10:02am - Showing a CSS 2.1 standards-compliant site that works on Firefox, Safari and IE 8. There are elements of the CSS 2.1 that don't define behavior and indeed explicitly allow browsers to implement aspects differently. We need to do better. As a result, we're announcing that we've contributed 702 BSD-licensed test cases to the CSS Working Group (available via W3C site and MSDN) to reach harmony on the implementation of the specification. IE8 has two modes: a standards mode and a backward-compatible mode, and web developers can choose which one they implement.

10:06am - We've worked hard on performance. Google's Gmail team tell us that JavaScript performance is 250% of IE 7.

10:08am - HTML 5 work is ongoing. One area of investment is improving AJAX / browser integration, so that the Back button works. We also have support for connection events so that a page can detect when the network connection has been lost and offer DOM-based storage so that any entered data isn't lost.

image 10:10am - Now demonstrating the developer tools support in IE 8. You can click on a button to open a window where you can do client-side debugging of script and CSS.

10:12am - Activities: can select some text and a hover icon appears - can use that to fire off one of a range of activities - open a map, translate, etc. It's easy to create these - as a developer, you just have to create an XML manifest. eBay: "we had a working prototype of the eBay search activity within an hour".

10:16am - WebSlices: a way to grab components of the website and add them to the favorites bar. Again, an extensible way to make commonly-accessed information like Facebook status available wherever you go. You create web slices by adding specific CSS style names; the specification is open and licensed with Creative Commons.

10:18am - Internet Explorer 8 Beta 1 is available immediately following the keynote at the following URL:

10:20am - Scott Guthrie is on stage to talk about Silverlight 2. Silverlight 2 Beta 1 is available right now from the following URL: (go to the bottom of the page). Right now, we're seeing over 1.5m installations of Silverlight per day; we're seeing the number increase every week and expect to see it increase still further as we launch Silverlight 2.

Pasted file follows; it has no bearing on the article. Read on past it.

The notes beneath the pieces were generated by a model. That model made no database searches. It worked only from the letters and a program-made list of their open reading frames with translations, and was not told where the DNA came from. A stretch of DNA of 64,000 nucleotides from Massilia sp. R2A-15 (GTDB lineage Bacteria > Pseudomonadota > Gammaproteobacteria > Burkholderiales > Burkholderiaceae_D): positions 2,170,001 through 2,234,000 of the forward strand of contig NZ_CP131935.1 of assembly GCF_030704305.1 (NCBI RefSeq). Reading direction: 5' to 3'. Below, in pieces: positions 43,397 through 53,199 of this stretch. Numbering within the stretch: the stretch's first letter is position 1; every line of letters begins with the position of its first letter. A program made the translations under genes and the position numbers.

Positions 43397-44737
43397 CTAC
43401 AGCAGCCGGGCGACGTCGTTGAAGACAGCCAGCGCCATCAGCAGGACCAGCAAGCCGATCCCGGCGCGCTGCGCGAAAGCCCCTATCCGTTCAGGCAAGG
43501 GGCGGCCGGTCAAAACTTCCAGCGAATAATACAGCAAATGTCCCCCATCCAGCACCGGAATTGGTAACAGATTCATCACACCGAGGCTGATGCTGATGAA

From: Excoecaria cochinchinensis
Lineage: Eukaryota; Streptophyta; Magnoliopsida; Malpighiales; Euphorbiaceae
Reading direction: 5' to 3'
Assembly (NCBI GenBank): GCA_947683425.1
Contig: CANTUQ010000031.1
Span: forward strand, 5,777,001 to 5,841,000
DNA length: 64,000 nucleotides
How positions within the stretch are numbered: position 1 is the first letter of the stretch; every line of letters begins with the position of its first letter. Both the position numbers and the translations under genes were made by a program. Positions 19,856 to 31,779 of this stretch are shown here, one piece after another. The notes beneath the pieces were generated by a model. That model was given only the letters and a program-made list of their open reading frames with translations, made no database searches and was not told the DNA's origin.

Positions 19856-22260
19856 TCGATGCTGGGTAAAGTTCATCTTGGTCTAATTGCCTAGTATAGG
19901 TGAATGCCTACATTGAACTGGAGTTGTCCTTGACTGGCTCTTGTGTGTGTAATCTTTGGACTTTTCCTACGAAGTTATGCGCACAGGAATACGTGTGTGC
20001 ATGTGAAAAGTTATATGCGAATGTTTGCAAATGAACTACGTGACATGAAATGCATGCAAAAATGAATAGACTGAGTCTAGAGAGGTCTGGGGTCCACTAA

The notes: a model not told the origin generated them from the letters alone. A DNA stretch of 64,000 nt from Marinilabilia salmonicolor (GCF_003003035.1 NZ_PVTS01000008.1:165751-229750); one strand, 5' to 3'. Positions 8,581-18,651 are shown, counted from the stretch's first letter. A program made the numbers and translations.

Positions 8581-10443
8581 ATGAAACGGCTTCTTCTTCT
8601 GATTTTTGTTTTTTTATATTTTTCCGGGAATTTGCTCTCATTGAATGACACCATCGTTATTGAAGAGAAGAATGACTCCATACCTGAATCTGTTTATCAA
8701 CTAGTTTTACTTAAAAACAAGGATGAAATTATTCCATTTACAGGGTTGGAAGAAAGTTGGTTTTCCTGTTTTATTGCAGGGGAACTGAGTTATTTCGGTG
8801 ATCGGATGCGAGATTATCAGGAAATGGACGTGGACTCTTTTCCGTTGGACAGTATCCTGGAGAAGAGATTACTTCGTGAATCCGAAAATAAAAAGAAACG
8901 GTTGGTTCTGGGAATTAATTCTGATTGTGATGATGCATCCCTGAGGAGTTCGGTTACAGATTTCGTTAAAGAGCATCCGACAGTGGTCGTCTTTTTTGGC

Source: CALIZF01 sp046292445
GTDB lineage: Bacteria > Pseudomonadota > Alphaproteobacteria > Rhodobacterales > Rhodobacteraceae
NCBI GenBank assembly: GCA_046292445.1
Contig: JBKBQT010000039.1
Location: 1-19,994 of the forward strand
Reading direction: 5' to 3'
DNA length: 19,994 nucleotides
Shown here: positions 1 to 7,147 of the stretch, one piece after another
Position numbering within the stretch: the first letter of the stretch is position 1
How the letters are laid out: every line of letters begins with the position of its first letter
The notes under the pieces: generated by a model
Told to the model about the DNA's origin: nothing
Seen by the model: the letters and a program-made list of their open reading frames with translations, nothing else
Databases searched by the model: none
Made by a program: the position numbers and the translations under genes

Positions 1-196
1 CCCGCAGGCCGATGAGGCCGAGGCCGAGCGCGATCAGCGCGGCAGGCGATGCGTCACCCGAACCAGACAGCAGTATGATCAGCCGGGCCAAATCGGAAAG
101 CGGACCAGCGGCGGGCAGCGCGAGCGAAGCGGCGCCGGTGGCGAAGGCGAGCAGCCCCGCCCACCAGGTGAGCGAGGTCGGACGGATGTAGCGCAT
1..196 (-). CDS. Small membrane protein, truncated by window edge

10:24am - Media has been a big focus for us with Silverlight 1.0, and we're extending that with Silverlight 2. We're announcing support for adaptive streaming, which assesses bandwidth and CPU dynamically you are playing a video and reduces or increases the bit-rate of the streamed media based on the available resources. You don't have to write any additional code to support this. We're also announcing a strategic relationship with Move Networks this morning - the company that powers many broadcasters' on-demand sites today.

10:28am - Last week we launched the latest release of Windows Media Services, a free add-on for Windows Server 2008 that offers three times the scalability of competitive solutions. One of the key reasons that Silverlight was chosen for the Olympics was because of the scalability and reliability that Windows Media offers. With the release of the IIS Media Pack (a free download for IIS 7 that extends support for media-centric scenarios), media providers can reduce the cost of progressive support by adding bandwidth throttling (controlling the forward buffering of progressive download media to reduce costs).

10:31am - Jon Harris (an Expression Product Manager) is demonstrating a Silverlight Advertising template for Visual Studio that enables you to build a banner ad with a video rollover and Atlas tracking. Now moving over to Expression Blend to finesse the project: offering seamless integration between developer and designer tools. Showing video overlaid on video as part of the pop-out advertisement. Demonstrating Video.Show and showing the advert embedded in a Video.Show instance, as well as showing how the Atlas ad manager tools provide reporting. Also showing how you can use the IIS Media Pack to lock playlists (for example, so a site visitor can't skip over ads). Now showing Expression Encoder 2 and demonstrating how you can "burn in" an animated XAML advert as part of the encoding process.